BBC radio host Jules Serkin, who said she was injured by AstraZeneca’s shot, has been ‘disturbed’ by the lack of media coverage regarding injuries following the COVID jabs.
(LifeSiteNews) – A BBC radio host who suffered from painful adverse events after taking AstraZeneca’s COVID shot has spoken out against media silence on injuries arising from the jabs.
BBC Kent Radio host Jules Serkin blasted mainstream media outlets in an interview with GB News Monday night, arguing that either the “media have been told to be quiet” on the topic of “vaccine” injuries or they “don’t want to hear another side.”
Serkin told presenter Mark Steyn that she started to suffer painful side effects immediately after she took the AstraZeneca-developed COVID jab last year.
“I had the jab on March 5. I’ve been ill ever since, from that very night,” Serkin said, adding that her symptoms developed from a sharp “pain jabbing into the left eye” to “eye droop, facial numbness,” and “nerve damage.”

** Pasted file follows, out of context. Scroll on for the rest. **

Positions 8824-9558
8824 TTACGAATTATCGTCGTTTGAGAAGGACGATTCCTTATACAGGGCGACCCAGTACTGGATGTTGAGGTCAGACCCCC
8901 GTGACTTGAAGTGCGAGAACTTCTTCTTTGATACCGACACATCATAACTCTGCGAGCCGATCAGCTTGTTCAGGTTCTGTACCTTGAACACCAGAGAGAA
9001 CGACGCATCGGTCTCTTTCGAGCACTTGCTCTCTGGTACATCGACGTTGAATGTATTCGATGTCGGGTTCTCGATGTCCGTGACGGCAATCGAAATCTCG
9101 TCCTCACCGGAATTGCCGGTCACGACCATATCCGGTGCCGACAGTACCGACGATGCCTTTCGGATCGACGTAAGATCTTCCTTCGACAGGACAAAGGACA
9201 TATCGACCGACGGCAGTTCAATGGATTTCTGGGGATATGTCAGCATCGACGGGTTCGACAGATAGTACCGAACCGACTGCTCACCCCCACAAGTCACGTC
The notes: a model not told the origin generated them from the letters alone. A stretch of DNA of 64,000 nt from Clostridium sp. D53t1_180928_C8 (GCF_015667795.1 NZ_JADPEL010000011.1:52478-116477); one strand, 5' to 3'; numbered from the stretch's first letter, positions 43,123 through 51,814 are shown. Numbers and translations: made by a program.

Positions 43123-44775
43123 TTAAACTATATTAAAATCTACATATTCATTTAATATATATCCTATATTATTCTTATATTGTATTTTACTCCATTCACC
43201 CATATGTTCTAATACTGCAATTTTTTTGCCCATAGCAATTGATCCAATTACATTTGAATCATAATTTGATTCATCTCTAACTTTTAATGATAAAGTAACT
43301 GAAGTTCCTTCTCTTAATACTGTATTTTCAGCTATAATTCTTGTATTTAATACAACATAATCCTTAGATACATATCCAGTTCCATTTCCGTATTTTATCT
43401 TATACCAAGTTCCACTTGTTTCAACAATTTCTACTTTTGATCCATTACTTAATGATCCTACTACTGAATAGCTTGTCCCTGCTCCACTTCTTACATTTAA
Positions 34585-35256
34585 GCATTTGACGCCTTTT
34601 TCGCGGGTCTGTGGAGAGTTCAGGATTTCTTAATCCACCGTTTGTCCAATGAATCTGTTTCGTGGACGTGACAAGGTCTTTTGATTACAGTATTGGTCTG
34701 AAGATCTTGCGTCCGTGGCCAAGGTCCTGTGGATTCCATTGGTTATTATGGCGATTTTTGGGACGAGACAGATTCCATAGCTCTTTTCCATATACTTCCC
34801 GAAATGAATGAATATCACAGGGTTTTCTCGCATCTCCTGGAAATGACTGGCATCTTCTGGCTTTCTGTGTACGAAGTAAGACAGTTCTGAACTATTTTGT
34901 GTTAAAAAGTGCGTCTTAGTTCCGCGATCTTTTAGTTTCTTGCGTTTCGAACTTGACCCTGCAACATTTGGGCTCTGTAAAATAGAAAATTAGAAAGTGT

The effects have prevented her from attending family events and from traveling, she said.
Serkin explained that her experience is far from unique. She told Steyn that “most days” she receives messages from a support group she established for people who suffer injuries after taking a COVID jab.
“People are dropping like flies … All of our symptoms are so similar … It’s an endless list,” Serkin lamented.
Analyzing the collated information from her support group messages, Serkin said she was able to establish a pattern of what she called “vax attacks … that come with no warning,” beginning with a “day of fatigue which you may or may not notice,” followed by more severe effects.
As things stand, the U.K.’s Yellow Card reporting system, which documents adverse events suffered after taking pharmaceuticals and vaccinations in Britain, shows that between the three COVID jabs available to the British public, 1,490,271 injury reports have been lodged from 455,295 individuals following the shots, 2,132 of which have been fatal.
AstraZeneca stands out as the most dangerous, accounting for almost 54 percent of those injured.